The crushing defeats the Allies suffered since 1939 were beginning to take their toll on Allied morale. Even though the Battle of Britain had staved off German victory, little success had happened since then.
Most of occupied Europe had been under Nazi domination for at least two years. While there was no immediate threat of the Allies losing the war, the Allied command, especially the British, wanted to win a battle in order to raise morale at home and abroad.
During the Battle of Britain the United Kingdom mobilized armies and brought them to England to drive off the expected invasion. While most units were too late to be a factor in dissuading the Germans for attacking, the armies did remain in case they were needed. One such unit was the Canadian 2nd Division. Landing in England in 1940, they trained for two years without seeing combat. The men were restless, sick of endless training and bad food.
Meanwhile, a young officer took command of new force called Combined Operations. A hero in the Battle of Crete, Lord Louis Mountbatten, was tasked with developing missions that would test the new doctrine of amphibious landings. Directing massive air, sea, and land forces, Mountbatten”s staff had no idea of what to do with them. Should they land in France and hold a port to see if the real invasion should land there? Should they conduct reconnaissance-in-force missions to test German defenses? The lack of a clear mission hampered planning as Combined Operations was unsure of its own mission. Mountbatten, flamboyant, famous before the war as a grandson of Queen Victoria, did not intend to fail at his mission, whatever it was.
These conflicting orders collided in the surf of the little French port of Dieppe. With limited port facilities, Dieppe was close the English coast in the Pas-de-Calais. An important consideration was the distance of Dieppe from English airfields. Fighters could cover the operation without running out of fuel prematurely.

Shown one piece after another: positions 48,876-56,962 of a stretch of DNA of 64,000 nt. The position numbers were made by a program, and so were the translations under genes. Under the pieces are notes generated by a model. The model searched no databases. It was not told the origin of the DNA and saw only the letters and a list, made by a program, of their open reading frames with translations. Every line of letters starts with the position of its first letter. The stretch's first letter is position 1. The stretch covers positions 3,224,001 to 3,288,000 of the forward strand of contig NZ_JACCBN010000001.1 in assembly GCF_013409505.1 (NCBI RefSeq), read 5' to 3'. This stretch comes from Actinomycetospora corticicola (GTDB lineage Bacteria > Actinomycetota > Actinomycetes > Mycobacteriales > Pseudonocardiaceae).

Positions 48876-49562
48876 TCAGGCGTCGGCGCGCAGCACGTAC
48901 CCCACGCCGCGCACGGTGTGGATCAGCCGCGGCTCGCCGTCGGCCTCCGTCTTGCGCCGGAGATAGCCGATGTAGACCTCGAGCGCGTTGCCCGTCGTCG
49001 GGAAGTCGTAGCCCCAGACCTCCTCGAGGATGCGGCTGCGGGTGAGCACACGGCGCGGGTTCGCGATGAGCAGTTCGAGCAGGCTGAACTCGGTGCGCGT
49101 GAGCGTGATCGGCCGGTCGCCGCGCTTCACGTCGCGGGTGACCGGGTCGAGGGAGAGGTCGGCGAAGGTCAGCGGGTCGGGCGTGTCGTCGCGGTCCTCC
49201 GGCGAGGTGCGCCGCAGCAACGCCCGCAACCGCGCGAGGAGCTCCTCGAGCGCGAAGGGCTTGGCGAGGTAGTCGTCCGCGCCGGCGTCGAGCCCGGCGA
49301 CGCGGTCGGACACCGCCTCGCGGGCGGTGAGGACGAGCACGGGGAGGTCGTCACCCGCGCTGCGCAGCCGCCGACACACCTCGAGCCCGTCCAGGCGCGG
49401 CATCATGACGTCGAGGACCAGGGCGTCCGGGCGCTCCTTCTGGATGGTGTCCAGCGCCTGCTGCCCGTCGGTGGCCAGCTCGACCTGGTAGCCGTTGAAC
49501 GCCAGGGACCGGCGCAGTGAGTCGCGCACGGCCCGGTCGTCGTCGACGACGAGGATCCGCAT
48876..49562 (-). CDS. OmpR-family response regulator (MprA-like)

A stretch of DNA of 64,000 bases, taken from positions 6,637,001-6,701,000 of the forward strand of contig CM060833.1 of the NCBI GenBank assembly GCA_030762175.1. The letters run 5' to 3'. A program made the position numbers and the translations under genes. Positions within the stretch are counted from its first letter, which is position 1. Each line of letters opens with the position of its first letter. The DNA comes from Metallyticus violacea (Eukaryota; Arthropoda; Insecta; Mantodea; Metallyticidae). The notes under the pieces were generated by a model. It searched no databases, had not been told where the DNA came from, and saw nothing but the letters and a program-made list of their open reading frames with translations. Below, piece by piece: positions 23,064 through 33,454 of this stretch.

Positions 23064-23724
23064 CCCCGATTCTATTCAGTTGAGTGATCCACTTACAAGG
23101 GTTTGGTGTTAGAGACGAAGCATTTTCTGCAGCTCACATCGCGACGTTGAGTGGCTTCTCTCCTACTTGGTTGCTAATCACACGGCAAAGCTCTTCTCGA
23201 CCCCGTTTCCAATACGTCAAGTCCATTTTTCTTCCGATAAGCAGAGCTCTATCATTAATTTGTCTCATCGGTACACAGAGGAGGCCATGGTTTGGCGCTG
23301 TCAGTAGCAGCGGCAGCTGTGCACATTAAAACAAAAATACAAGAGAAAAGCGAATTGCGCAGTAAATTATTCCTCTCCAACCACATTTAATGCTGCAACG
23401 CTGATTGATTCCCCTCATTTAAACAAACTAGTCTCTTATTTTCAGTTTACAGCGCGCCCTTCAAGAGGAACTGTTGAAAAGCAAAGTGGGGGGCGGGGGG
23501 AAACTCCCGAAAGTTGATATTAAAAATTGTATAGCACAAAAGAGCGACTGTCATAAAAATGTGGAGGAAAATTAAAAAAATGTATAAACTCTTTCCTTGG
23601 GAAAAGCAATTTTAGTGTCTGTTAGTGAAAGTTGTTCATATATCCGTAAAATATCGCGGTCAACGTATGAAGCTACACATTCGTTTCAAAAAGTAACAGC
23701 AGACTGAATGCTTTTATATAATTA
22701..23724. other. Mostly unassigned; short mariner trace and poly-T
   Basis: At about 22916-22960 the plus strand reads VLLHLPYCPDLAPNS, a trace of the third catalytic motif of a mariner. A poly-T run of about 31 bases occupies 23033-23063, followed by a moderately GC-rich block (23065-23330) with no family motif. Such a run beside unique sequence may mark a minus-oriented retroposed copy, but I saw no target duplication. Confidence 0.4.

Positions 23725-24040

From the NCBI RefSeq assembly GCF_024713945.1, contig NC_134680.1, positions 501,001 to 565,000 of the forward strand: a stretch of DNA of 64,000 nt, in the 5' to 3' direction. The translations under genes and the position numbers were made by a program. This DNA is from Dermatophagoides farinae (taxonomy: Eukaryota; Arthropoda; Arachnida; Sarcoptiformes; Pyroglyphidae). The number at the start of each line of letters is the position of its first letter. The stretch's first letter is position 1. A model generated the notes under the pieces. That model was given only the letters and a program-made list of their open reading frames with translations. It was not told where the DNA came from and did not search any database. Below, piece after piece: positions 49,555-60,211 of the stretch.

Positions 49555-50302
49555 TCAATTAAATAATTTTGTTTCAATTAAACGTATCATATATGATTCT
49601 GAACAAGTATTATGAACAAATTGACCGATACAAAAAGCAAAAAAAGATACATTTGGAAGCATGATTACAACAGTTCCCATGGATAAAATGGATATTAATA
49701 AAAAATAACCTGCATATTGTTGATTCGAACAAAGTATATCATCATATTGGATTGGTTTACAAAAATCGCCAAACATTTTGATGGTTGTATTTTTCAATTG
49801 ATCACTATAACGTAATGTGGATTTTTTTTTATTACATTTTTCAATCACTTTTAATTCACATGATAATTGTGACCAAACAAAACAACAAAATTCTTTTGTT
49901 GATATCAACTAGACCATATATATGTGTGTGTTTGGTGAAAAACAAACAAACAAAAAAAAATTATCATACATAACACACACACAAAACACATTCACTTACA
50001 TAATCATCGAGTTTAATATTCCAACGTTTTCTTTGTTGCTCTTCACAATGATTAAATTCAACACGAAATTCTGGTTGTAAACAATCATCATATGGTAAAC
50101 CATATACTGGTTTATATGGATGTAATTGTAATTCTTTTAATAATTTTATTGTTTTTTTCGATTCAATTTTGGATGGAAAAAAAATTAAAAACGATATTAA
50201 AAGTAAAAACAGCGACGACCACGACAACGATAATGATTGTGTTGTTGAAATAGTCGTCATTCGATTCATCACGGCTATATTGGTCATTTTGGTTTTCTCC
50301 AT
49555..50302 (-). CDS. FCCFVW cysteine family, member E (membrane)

Finally Combined Operations outlined the plan: A small force, mostly Canadian 2nd Division soldiers but with Royal Marines and 68 United States Army Rangers making their European ground combat debut, would seize Dieppe and hold it for forty-eight hours. The RAF would engage and destroy the German opposition in the air to reduce the German Luftwaffe.
Almost from the start Combined Operations doomed the plan and the men that would carry it out. Reconnaissance was incomplete, and did not reveal the extent of the German defenses, which included an underwater minefield, many coastal guns, and airfields and reinforcements that could bolster the town”s garrison. The regular passage of E-boats, German patrol boats armed with guns and torpedoes, was not noted.
When the invasion fleet left England, it ran straight into an E-boat patrol. The Germans set up a deadly crossfire that hit many ships. Casualties began even before the first soldier landed on the shores of Dieppe.
That morning, by chance, the Germans held an anti-invasion exercise. The Canadians walked into a fully awakened and armed garrison, and the slaughter began. By 9 AM it was obvious that the battle was lost and destroyers moved in to get as many men off the beach as they could. Like Dunkerque two years earlier, an Allied army was driven off the French Coast.
Casualties were high. Out of 5,000 Canadians, 3,367 were casualties, including over 1,900 prisoners-of-war. Nine hundred were dead. Worse, the massive Allied airpower was severely mauled by the Luftwaffe. Most of the Allied heavy equipment was left on the beach.
Later apologists for Mountbatten would characterize Dieppe as an expensive but important lesson for the Normandy landings. By the time the North African landings took place on November 8, 1942, new landing craft specialized for all sorts of tasks were arriving. The Dieppe raid convinced the Allied Overlord planners that landing on open beaches were preferable to trying to hold a port in the first few hours.
Mountbatten received a lot of criticism, but the raid was seen as a necessary learning process in order to prepare for the actual invasion. He went on to command Allied forces in Burma.
Dieppe did convince the Germans that the Allies would attack a port in the main invasion, and that may have helped the Normandy landings two years later. In that landing, the Canadian 2nd Division would exact revenge on the same German units that drove them off the beaches of Dieppe.